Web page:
2007 Progress Report: Integrating Innovative Biomarkers of Environmentally Induced Disease for Children in Agricultural Communities

EPA Grant Number: R832733
Title: Integrating Innovative Biomarkers of Environmentally Induced Disease for Children in Agricultural Communities
Investigators: Faustman, Elaine , Griffith, William C. , Yu, Xiaozhong
Institution: University of Washington - Seattle
Current Institution: University of Washington , University of Washington - Seattle
EPA Project Officer: Callan, Richard
Project Period: October 1, 2005 through September 30, 2008 (Extended to September 30, 2010)
Project Period Covered by this Report: October 1, 2006 through September 30, 2007
Project Amount: $749,997
RFA: Early Indicators of Environmentally Induced Disease (2004) RFA Text |  Recipients Lists
Research Category: Human Health , Health , Biology/Life Sciences , Children's Health , Health Effects

Objective:

The purpose of this study is to develop an integrative tool for evaluating the importance of knowledge of genomic biomarkers of susceptibility and early response for establishing the exposure-effect-disease relationship in adults and children in agricultural and non-agricultural communities.

Progress Summary:

This study is coordinated with an ongoing community based participatory research study in the Yakima Valley (CBPR), a part of the EPA/NIEHS funded Children’s Health Risk Research Center (CHC). We are evaluating biomarkers of susceptibility (genotype for pesticide metabolism and oxidative protective pathways), biomarkers of early biological effect (gene expression responses in oxidative response and cell death), and biomarkers of effect (cholinesterase and clinical disease pathways). This study uses biorepository samples collected as part of the CHC-CBPR study.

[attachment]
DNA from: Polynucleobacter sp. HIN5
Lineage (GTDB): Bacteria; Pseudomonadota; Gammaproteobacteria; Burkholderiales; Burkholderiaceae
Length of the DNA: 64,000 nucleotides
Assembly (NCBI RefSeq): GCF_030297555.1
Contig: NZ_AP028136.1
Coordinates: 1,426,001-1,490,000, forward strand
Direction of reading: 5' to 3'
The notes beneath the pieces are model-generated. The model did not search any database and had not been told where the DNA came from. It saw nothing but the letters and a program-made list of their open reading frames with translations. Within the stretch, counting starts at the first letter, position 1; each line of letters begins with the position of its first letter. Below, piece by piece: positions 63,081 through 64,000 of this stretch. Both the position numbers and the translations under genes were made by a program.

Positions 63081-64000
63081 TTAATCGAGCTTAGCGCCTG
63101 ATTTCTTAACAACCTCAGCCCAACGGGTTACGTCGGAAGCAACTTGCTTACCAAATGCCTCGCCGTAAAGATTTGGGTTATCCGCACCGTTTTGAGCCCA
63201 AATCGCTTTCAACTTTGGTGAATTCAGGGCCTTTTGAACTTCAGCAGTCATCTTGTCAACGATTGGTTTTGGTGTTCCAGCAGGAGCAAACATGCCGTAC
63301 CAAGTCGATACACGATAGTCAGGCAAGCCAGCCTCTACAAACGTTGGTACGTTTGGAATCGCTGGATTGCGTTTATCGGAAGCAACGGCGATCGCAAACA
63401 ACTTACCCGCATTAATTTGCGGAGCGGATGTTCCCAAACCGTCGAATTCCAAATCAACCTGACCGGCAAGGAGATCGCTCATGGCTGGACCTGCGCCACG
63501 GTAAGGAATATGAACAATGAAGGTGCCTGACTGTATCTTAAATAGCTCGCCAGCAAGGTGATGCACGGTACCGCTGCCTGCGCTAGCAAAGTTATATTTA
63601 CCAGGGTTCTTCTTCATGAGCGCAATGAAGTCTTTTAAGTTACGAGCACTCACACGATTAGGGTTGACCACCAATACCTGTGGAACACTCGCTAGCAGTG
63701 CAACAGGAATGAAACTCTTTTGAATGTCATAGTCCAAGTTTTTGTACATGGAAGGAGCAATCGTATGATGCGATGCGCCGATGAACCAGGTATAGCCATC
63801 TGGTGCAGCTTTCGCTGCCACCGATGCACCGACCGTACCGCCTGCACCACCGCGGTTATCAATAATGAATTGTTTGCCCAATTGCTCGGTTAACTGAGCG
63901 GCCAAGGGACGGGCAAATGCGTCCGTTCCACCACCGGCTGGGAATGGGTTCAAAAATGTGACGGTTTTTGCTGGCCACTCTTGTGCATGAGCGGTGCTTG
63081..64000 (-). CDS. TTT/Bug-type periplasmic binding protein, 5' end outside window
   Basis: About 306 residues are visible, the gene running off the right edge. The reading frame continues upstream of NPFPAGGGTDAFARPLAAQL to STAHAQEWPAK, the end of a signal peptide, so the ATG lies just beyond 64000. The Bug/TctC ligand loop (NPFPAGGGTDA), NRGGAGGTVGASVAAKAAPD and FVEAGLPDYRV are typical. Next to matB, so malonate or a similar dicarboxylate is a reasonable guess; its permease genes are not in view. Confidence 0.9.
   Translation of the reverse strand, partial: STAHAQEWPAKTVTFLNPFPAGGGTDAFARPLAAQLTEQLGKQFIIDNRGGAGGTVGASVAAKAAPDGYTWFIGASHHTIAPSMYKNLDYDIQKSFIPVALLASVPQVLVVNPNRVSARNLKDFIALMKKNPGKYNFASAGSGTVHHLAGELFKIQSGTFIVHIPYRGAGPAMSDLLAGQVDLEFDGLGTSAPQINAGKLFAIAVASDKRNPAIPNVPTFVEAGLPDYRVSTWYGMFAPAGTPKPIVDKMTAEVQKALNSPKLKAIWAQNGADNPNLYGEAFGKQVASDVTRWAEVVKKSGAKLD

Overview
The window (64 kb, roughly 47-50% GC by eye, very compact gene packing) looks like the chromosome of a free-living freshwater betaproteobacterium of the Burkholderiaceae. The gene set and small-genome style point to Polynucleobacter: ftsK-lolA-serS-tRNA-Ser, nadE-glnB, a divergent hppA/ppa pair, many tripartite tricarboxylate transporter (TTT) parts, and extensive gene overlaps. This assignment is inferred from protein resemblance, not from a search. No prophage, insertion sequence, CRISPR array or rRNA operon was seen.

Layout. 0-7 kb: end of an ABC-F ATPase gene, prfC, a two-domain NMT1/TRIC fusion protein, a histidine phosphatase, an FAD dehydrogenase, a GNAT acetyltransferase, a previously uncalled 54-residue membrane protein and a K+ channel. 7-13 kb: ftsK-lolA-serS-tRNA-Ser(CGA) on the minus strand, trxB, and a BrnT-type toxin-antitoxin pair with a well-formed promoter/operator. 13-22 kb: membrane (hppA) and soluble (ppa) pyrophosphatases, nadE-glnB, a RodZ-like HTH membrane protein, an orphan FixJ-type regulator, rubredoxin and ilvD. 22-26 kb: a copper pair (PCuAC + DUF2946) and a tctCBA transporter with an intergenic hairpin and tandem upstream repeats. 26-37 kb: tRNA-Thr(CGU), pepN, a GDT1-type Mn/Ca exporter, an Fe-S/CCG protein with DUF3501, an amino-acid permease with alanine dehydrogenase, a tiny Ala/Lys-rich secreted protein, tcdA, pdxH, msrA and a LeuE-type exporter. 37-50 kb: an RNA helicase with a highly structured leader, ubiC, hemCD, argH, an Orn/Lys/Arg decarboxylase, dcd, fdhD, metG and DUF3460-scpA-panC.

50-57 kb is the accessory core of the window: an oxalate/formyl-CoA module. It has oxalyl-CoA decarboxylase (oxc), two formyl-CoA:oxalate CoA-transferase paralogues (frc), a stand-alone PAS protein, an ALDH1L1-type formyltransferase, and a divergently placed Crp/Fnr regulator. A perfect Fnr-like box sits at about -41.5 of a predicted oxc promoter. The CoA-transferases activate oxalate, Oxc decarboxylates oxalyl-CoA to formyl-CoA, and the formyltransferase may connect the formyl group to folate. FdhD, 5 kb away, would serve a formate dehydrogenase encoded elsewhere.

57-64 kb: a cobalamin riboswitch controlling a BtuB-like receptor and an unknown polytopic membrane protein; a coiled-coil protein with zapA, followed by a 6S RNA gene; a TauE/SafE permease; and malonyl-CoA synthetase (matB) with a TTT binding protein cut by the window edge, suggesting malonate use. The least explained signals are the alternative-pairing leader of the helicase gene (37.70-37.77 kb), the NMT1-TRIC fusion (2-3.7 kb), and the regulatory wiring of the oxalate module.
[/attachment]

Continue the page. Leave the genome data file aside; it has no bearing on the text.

Buccal cells (collected from the inner cheek) offer an attractive non-invasive alternative for of biospecimen collection. We have refined the collection techniques using soft oral brushes to produce a more applicable protocol for collecting specimens from children. In addition to their wide use for DNA analysis, the evaluation of buccal cell specimens have recently been shown to have high potential for RNA expression analysis, chromosomal analysis, genotoxicity analysis, and proteomic analysis. We have established an mRNA extraction protocol that produces high quality mRNA in sufficient quantity to be used for microarray-based gene expression analysis.

Using microarray data from a laboratory-based toxicological study of multiple doses measured at multiple time points we developed a GO-Quant methodology to provide functional interpretation of expression data for tens of thousands of genes (Yu et al., 2006). We used information from gene ontology databases and showed how information across multiple genes in biological pathways can be combined to provide a better understanding of toxicological modes of action. We have applied our methodology to show how quantitative metrics such as benchmark doses can be derived to improve toxicological interpretations of microarray data in terms of mode of action and biological pathway response, information critical to the development of risk assessment profiles.